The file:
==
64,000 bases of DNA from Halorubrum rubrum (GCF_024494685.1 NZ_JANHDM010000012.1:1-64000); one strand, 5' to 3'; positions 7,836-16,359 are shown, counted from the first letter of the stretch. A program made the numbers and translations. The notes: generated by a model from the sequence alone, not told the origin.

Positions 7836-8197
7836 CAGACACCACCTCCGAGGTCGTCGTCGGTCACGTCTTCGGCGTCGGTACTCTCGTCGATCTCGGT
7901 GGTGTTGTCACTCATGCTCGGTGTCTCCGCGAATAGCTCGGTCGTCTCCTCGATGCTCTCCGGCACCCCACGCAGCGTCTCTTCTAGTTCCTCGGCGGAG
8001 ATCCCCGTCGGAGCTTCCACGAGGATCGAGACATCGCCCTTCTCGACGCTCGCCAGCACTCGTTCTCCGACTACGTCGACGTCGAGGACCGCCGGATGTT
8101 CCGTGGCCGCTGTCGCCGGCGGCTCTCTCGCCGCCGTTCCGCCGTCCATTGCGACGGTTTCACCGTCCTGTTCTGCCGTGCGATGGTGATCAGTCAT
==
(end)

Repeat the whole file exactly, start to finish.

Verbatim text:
64,000 bases of DNA from Halorubrum rubrum (GCF_024494685.1 NZ_JANHDM010000012.1:1-64000); one strand, 5' to 3'; positions 7,836-16,359 are shown, counted from the first letter of the stretch. A program made the numbers and translations. The notes: generated by a model from the sequence alone, not told the origin.

Positions 7836-8197
7836 CAGACACCACCTCCGAGGTCGTCGTCGGTCACGTCTTCGGCGTCGGTACTCTCGTCGATCTCGGT
7901 GGTGTTGTCACTCATGCTCGGTGTCTCCGCGAATAGCTCGGTCGTCTCCTCGATGCTCTCCGGCACCCCACGCAGCGTCTCTTCTAGTTCCTCGGCGGAG
8001 ATCCCCGTCGGAGCTTCCACGAGGATCGAGACATCGCCCTTCTCGACGCTCGCCAGCACTCGTTCTCCGACTACGTCGACGTCGAGGACCGCCGGATGTT
8101 CCGTGGCCGCTGTCGCCGGCGGCTCTCTCGCCGCCGTTCCGCCGTCCATTGCGACGGTTTCACCGTCCTGTTCTGCCGTGCGATGGTGATCAGTCAT